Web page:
New York Times Tries to Revive the Benghazi "YouTube Anger" Hoax
Major media outlets have a new disinformation tactic.
Major media outlets have a new disinformation tactic. Instead of a fact-check, which used to be their old tactic, they drop a voluminous multi-part essay that claims to be the product of intensive reporting, but doesn’t really offer much of anything new, except an attempt at reviving a discredited liberal narrative, which its own reporting doesn’t support.
That was how the Boston Globe deployed its attempt at rebranding the Tsarnaev brothers from Islamic terrorists to a poor traumatized mentally ill duo. Now the New York Times’ David Kirkpatrick is getting his “Ready for Hillary” tag on with another multi-part essay already being trumpeted by Media Matters for discrediting what its leader calls the “Benghazi Hoax”.
The two tangible claims made by David Kirkpatrick are that
1. Al Qaeda had nothing to do with the Benghazi attack
2. The attack was motivated by anger over a YouTube video
The actual reporting about the attack is surface and neither claim is really backed up. David Kirkpatrick claims that there is no proof that Al Qaeda was responsible for the attack. That’s because there is no definitive proof of who was responsible for the attack.
David Kirkpatrick and the New York Times choose to focus attention on Ahmed Abu Khattala, but their own story shows that virtually everyone in the Benghazi militias was collaborating to either allow the attack or cover for the perpetrators.
And their sole basis for the YouTube video claim is that some of the attackers supposedly mentioned the video to outsiders during the attack. That fails to support the New York Times’ claim that the Benghazi attack “was fueled in large part by anger at an American-made video denigrating Islam.”
But the timeline of the attack discredits the idea that a series of attacks across the region could have been done in two days.
Then, on Sept. 8, a popular Islamist preacher lit the fuse by screening a clip of the video on the ultraconservative Egyptian satellite channel El Nas. American diplomats in Cairo raised the alarm in Washington about a growing backlash, including calls for a protest outside their embassy.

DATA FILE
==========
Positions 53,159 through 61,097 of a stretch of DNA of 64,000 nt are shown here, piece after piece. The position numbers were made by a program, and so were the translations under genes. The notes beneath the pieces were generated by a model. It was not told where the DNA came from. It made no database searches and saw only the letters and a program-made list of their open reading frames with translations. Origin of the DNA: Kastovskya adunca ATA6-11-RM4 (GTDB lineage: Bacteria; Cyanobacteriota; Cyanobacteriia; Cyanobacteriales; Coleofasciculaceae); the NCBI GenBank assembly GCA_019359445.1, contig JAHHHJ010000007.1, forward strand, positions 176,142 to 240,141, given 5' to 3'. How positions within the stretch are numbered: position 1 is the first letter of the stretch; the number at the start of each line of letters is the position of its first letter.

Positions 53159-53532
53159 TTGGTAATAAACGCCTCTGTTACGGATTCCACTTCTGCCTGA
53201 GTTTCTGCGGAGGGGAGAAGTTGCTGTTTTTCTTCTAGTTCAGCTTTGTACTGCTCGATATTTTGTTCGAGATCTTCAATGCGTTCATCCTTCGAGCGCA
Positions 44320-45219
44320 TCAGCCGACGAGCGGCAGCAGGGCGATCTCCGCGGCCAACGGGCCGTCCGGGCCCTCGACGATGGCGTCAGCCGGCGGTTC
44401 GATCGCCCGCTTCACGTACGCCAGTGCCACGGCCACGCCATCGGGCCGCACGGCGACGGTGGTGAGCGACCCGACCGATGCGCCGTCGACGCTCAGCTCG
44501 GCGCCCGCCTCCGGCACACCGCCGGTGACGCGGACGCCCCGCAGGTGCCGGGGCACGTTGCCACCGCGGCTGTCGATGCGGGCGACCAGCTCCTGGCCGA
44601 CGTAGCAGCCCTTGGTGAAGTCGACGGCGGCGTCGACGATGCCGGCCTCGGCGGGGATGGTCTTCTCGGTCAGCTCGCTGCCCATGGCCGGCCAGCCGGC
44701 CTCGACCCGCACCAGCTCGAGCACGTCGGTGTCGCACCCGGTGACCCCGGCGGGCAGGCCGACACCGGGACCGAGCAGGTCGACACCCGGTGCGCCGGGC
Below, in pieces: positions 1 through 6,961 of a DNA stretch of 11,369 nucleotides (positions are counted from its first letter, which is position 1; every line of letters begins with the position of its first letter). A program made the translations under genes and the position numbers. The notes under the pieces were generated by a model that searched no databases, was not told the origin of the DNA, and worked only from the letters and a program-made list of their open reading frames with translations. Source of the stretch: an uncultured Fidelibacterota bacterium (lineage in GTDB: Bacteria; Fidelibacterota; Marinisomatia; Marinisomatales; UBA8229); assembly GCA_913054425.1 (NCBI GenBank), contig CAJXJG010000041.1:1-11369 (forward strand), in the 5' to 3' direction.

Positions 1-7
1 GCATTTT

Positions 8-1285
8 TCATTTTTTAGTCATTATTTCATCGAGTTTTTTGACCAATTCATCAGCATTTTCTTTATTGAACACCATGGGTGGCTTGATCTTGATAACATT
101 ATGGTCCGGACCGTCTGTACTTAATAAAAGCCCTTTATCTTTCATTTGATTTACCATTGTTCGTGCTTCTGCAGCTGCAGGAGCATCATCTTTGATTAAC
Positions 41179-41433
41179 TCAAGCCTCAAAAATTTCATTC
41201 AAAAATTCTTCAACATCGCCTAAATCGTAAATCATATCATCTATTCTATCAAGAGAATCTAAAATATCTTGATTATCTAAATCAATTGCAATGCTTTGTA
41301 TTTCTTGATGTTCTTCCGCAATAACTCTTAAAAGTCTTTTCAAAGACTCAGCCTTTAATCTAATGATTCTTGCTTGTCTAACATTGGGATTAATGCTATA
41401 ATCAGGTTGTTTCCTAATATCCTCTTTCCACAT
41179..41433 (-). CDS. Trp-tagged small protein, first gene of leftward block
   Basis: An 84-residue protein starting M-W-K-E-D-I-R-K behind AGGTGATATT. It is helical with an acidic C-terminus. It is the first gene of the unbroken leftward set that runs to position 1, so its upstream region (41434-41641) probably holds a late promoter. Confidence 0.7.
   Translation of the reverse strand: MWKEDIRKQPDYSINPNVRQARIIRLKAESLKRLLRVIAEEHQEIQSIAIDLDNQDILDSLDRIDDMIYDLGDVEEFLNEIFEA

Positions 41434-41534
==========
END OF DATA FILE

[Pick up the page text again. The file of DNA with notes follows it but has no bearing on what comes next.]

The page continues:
The overall context for the September 11 attacks isn’t the YouTube video, it’s the wave of simultaneous attacks. If you believe Rice and the New York Times, these attacks were just spontaneous. But the Benghazi attack, which was the most organized, is the least plausible of these video attacks.
If you believe Obama and the New York Times’ Benghazi YouTube hoax, the most severe wave of attacks against American targets in the Middle East in decades was thrown together on a whim by purely local organizations with no earlier planning or international coordination.
This is about as unlikely as WW2 beginning because Hitler had some bad kielbasa and suddenly decided to invade Poland.
Furthermore there were multiple prior attacks against foreign missions and personnel in Benghazi long before the YouTube video.
Back to Ahmed Abu Khattala and Ansar Al-Sharia and Al Qaeda, Kirkpatrick and the New York Times disprove nothing, as Media Matters claims they have.
Al Qaeda has multiple franchises that choose to hide or deny their affiliations. These include Boko Haram in Nigeria and the Al-Nusra Front in Syria, a group that even the New York Times admits is Al Qaeda.
Even the New York Times article admits that Ansar Al-Sharia is pro Al-Qaeda. Ansar Al-Sharia has repeatedly made a point of aligning itself with Al Qaeda.
Kirkpatrick and the New York Times blast the US for focusing on Al Qaeda instead of local militias, worrying about ex-Gitmoite Abu Sufian bin Qumu, instead of Ahmed Abu Khattala. But older reports stated that Qumu was leading Ansar Al-Sharia. Confusing matters is the roster of shifting names and affiliations, which make the situation occasionally impossible to decipher. Especially when there is more than one Ansar Al-Sharia and when groups appear to share names while remaining vague about their national and international affiliations.
Militia leaders go by non-de plumes. Militias fragment and then reconnect. The Libyan Islamic Fighting Group, the original definitive militia, switched its allegiance from Al Qaeda to the Muslim Brotherhood.
The name Ansar al-Sharia is also being used by al-Qaeda in the Lands of the Arabian Peninsula (AQAP) in so-called liberated areas of Yemen and by Salafist groups in Tunisia. The Facebook sites of Ansar al-Sharia in Libya and the group in Tunisia appear similar in design and content and also share contacts, suggesting coordination between the groups.
What the New York Times has done is simply chosen not to investigate any such links, declaring instead that there is no proof. That’s an easy cop-out that disproves nothing.
There are bits of relevant information buried in the rubble of the New York Times’ disinformation essay.
“We thought we were sufficiently close to them,” said one Western diplomat who was in Benghazi not long before the attack. “We all thought that if anything threatening was happening, that they would tip us off.”
That’s probably the only significant paragraph in the whole essay.